1. Please take 30 seconds to register your free account to remove most ads, post topics, make friends, earn reward points at our store, and more!  
    TalkBass.com has been uniting the low end since 1998.  Join us! :)

In Need of Pro Advice

Discussion in 'Ask Steve Lawson & Michael Manring' started by Classical_Thump, Jul 7, 2005.

  1. Classical_Thump


    Jan 26, 2005
    I have been playing bass for quite a while now, and have been studying jazz the whole time. The main problem I have been encountering is how to incorporate the theory and playing I study into my playing, specifically solos. I have played through and learned a lot from many instructional books and videos, but no matter how many times I go through them, they don't seem to give me the solos and sense of melody I desire. So my main question is, how can I get to the point where my knowledge of theory and technique/chops translate into the musical and melodic solos that I want to play (like...Manring, Wooten, Baileys, Jaco ,Piazza, etc etc etc)??

    Any advice is appreciated
  2. Wrong Robot

    Wrong Robot Guest

    Apr 8, 2002
    I may not be pro, but I can still offer this advice. For me, when I solo, I try and focus primarily on what I'm hearing. If I ain't hearing it, then it ain't happening no matter how much time I spend learning all my theory, if I'm not hearing melodic and cohesive solos, then I won't be making melodic and cohesive solos. You've got all the bookworm stuff down, which is good, gives you more vocabulary for what you have to say, now you just gotta figure out what it is you're trying to say.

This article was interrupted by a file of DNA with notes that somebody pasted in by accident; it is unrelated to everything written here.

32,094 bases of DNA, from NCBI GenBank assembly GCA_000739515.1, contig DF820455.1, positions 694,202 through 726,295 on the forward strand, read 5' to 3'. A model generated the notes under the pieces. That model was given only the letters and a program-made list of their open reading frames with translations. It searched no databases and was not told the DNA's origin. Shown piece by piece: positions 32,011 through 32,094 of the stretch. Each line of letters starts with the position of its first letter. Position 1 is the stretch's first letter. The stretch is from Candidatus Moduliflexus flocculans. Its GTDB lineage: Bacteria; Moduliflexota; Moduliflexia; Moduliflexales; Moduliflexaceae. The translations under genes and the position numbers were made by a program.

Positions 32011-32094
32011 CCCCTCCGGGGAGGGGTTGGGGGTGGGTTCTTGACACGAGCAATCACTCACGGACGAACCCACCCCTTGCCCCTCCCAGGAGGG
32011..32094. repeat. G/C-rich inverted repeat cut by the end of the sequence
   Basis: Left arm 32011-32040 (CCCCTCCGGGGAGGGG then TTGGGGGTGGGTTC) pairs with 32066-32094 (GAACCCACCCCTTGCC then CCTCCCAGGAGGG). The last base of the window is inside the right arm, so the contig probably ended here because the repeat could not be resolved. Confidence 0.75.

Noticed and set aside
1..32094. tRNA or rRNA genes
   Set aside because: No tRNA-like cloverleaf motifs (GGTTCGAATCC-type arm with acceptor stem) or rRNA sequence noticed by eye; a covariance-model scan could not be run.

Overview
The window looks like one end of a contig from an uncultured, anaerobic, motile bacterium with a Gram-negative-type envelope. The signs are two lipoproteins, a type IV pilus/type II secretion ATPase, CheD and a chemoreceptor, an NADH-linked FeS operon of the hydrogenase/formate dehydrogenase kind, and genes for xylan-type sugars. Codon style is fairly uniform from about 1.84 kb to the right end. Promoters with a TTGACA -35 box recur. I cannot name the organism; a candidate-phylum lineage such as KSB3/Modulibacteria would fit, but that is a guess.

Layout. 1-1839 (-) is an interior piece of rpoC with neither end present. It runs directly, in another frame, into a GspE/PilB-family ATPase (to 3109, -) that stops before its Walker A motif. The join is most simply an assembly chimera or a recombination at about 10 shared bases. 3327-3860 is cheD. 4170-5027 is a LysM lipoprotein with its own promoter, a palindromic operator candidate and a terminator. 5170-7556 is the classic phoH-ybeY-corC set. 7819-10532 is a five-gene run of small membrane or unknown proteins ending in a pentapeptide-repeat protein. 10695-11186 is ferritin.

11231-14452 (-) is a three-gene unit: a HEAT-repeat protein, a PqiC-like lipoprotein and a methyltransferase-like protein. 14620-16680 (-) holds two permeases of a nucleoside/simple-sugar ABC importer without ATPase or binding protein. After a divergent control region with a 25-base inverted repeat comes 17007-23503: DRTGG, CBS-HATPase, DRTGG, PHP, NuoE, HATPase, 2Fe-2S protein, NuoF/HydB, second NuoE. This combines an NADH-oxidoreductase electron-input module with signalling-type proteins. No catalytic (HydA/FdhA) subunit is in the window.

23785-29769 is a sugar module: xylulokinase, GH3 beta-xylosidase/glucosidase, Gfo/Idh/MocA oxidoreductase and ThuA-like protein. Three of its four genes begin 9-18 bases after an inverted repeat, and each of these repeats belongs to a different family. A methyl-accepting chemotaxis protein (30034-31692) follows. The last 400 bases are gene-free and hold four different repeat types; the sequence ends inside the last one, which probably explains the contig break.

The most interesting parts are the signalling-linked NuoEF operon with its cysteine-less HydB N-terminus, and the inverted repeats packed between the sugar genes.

3. sleeplessknight

    sleeplessknight Supporting Member

    Mar 8, 2002
    Well, this is kinda weird, but this is what I do as "practice" for increasing my vocabulary in solos. I've been doing this for awhile, but I read about it in a recent BP Magazine article, and was like "Whoa, I'm not a complete freak!"
    1. Sit down in front of the TV with your bass, amp, and whatever else you need.
    2. Turn to a movie or documentary, something dramatic.
    3. Mute volume of said TV
    4. Play a "soundtrack" to whatever it is you're seeing. The article mentioned the Discovery channel, and figuring out what sounds good to back a wolf howling, eagle soaring.
    5. Rinse and repeat a couple/three times a week

    You'll notice after awhile that you don't get that "stuck" feeling in solos as often. IME, this wasn't a "groundbreaking" feeling like when I learned *** a "tetrachord" was and how it fits into modes and whatnot, this (for me) was more of a slow burn-type feeling, more of a gradual yet significant improvement over a series of weeks/months. As always, YMMV.
  4. Michael Manring

    Michael Manring TalkBass Pro Supporting Member

    Apr 1, 2000
    It’s true that understanding how music works won’t necessarily make you a good musician. The reason we study harmony in order to play jazz is to make sure we have the right tools for the job. But if your studies exceed your playing experience it can be a little like being a carpenter with hammers, nails, saws, and so on, but no plan for what to build. I think it’s a good idea for anyone interested in improvising to spend a good bit of time singing solos. Unless you’re Bobby McFerrin, time alone in the car is a good place for this -- that way you don’t have to feel self-conscious! Just put on a record you like and sing the kinds of things you’d like to be able to play. This is the same process you’ll use in improvising, but as you develop your listening and playing skills you’ll be able to internalize it and it will become more natural. Good luck!

Share This Page